Originally posted at http://thinkgate.com/iste-recap
This past week was the 34th International Society for Technology in Education Conference - ISTE (previously known at NECC) https://www.isteconference.org/2014 in Atlanta Georgia. There was a record number of attendees, over 14,000, yet ISTE still feels like a reunion for me. One of the best parts of going to a conference is the people you get to meet and connect with. I’ve been going to ISTE, off an on since 2006, and every time I go I see some of my old conference friends and make some new ones in the process. These are people I have connected with virtually, and maybe never met in person, but ISTE gives me a chance for us to have some important face-to-face discussions. One of the issues that many people have with technology is that they feel it is disconnecting us and making us less social. In fact, one of the presentations I attended at ISTE concerned dispelling myths such as these.(http://connectedprincipals.com/archives/10420) I think that technology such as Twitter and Facebook allows me to have deeper connections with people in my field and stay connected with them in-between the conferences. It makes the in-person connections just that much better.
Through these connections I get to see how other parts of the country, and world are dealing with some of the same issues and problems in my area. Although ISTE is a technology conference, and has an impressive vendor hall to attest to that, I find that some of the best sessions and exhibitors are really focused on educational objective first. In fact, one of the best sessions I went to had almost nothing to do with technology at all, but about collaboration. Matthew Kay, Diana Laufenberg and Marcie Hull gave some fantastic examples about collaboration in their classroom, but what struck me was how much their session was about showcasing how they facilitated good working relationships between their students, how they encouraged groups and collaboration in an environment that wasn’t necessarily centered around a group project. That you need to help students understand how to be part of an effective group. The technology supports these objectives and connects the students when outside of the classroom. It is easy to let the technology be the focus rather than letting your educational objectives drive your instruction.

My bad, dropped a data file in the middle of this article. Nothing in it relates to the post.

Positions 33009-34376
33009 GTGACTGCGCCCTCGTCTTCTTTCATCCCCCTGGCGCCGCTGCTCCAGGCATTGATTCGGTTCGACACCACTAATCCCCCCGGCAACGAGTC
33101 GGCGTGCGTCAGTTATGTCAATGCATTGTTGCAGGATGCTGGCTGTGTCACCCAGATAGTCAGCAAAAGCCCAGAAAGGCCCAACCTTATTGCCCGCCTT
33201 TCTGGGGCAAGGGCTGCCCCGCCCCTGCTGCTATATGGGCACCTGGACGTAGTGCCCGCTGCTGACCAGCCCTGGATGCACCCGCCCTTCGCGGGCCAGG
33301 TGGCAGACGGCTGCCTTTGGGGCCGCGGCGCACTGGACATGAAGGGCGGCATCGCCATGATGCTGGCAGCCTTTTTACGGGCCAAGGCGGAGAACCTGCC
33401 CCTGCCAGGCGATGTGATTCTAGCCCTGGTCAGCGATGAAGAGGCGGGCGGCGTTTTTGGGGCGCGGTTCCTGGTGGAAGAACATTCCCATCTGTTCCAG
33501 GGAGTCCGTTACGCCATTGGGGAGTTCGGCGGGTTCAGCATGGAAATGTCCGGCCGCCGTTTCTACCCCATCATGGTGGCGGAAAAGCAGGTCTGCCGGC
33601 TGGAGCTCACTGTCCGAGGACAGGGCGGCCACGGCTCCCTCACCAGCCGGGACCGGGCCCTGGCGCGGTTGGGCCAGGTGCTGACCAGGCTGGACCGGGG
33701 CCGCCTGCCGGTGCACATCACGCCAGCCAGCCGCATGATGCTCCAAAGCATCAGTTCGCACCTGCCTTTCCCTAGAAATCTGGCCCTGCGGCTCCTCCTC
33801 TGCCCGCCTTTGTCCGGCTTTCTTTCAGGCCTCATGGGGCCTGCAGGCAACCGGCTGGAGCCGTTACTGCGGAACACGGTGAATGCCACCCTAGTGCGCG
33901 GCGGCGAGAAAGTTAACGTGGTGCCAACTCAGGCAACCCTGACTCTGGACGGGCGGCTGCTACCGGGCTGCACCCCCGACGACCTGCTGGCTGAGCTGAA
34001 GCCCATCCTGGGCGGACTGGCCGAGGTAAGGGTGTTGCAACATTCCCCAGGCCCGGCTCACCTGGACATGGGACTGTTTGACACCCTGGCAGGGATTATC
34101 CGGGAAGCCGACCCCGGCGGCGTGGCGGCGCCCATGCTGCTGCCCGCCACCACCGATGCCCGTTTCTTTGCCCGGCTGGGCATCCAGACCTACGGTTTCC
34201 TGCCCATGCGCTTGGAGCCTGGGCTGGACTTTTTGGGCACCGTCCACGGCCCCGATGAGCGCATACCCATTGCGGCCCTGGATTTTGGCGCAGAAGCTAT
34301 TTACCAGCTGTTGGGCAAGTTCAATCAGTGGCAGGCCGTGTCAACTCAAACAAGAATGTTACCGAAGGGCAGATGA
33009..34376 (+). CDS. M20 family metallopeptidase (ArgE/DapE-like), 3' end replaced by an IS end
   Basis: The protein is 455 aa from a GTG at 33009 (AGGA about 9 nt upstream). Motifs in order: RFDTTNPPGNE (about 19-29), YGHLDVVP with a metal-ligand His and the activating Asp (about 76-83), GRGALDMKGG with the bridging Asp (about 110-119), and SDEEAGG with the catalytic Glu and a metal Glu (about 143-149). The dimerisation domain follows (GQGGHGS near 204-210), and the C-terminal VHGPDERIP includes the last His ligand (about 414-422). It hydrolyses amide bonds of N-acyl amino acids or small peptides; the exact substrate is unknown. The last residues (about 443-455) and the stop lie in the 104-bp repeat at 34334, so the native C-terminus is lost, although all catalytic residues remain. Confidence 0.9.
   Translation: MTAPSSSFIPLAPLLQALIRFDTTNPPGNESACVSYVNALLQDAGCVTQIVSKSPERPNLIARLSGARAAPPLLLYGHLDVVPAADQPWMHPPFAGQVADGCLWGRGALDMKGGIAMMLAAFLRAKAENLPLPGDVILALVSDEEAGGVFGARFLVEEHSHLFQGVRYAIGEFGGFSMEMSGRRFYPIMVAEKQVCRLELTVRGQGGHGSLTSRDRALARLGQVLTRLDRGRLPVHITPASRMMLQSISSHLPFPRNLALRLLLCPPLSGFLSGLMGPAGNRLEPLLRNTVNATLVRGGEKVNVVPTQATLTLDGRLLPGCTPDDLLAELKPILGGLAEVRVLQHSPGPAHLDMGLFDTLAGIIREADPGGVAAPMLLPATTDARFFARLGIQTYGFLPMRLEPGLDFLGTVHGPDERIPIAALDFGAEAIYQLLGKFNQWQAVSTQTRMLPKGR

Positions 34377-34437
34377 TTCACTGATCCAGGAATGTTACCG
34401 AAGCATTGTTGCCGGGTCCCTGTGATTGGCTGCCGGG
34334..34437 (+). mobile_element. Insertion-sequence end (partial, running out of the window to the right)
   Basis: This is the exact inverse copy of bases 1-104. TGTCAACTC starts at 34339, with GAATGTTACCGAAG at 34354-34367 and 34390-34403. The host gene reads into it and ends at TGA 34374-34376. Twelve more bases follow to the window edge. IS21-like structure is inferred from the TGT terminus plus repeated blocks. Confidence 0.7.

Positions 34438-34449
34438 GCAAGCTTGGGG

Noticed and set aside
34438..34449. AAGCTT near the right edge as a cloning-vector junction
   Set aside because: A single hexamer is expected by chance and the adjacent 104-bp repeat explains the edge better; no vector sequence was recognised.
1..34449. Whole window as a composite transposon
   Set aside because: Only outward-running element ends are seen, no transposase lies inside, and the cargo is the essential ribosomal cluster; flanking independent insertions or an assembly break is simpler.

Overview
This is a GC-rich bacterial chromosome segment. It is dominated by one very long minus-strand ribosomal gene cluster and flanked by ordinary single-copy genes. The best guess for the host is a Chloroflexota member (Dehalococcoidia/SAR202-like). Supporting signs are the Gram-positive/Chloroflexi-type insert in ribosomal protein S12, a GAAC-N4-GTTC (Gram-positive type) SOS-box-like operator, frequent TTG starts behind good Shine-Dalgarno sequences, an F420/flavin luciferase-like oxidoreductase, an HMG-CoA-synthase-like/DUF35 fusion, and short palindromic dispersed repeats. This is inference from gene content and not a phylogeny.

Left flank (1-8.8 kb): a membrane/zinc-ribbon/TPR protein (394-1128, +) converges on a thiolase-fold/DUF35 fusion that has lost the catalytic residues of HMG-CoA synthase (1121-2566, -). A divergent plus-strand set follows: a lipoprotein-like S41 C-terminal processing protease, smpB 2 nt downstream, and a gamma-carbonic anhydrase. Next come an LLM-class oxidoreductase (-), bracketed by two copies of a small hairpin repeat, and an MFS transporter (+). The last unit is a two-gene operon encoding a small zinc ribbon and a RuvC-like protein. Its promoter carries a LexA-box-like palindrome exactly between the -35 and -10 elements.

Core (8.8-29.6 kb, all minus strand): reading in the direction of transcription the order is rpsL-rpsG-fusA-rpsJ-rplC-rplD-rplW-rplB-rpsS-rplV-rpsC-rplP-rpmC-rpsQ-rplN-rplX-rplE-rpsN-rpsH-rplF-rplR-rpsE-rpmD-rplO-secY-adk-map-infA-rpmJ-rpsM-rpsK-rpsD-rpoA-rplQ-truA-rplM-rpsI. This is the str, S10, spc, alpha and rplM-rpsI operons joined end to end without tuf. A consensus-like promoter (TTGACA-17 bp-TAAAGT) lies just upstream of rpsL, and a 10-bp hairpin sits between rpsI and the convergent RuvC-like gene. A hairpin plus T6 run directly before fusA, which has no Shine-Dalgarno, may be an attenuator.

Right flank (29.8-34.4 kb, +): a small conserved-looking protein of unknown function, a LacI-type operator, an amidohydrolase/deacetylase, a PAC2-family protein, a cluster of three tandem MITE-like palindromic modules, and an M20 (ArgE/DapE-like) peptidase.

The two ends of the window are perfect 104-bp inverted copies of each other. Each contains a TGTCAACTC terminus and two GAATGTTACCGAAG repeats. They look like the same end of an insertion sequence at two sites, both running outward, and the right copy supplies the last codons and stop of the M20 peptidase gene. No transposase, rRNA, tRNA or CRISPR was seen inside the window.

I was lucky to present three times this ISTE, the most I have ever presented and although I felt our sessions went really well, I didn’t get the chance to go to as many sessions as I wanted to. The great thing about ISTE is that there really is something for everyone, from the newbies who are just starting to integrate technology to those that have been working with schools to go to 1:1 for over 20 years. Even though I couldn’t be everywhere, through tools like Twitter, I got to live through others experiences. I find that tweeting during sessions allows for me to take my own version of “notes” and using Twitter favorites enables me to save some of my favorite resources to use later. In fact, I have linked my Diigo bookmarks ( a fantastic online bookmarking tool) with my Twitter so that items I favorite on Twitter are automatically saved into my Diigo bookmarks. https://www.diigo.com/user/bethanyvsmith/ISTE2014
So yes, even though I attended some great sessions, the heart of this conference is getting to connect with my once online and now in-person friends. For me to see what they are doing in their classrooms and work and think about possible connections. Some of my friends don’t even go to sessions, they just hang out in the Blogger’s Cafe and have discussions the entire time. For me, I value what these discussions can bring and I like to attend sessions that expand my vision and idea of what technology integration can be. In the end, this may be a technology conference, but its the people I go to for.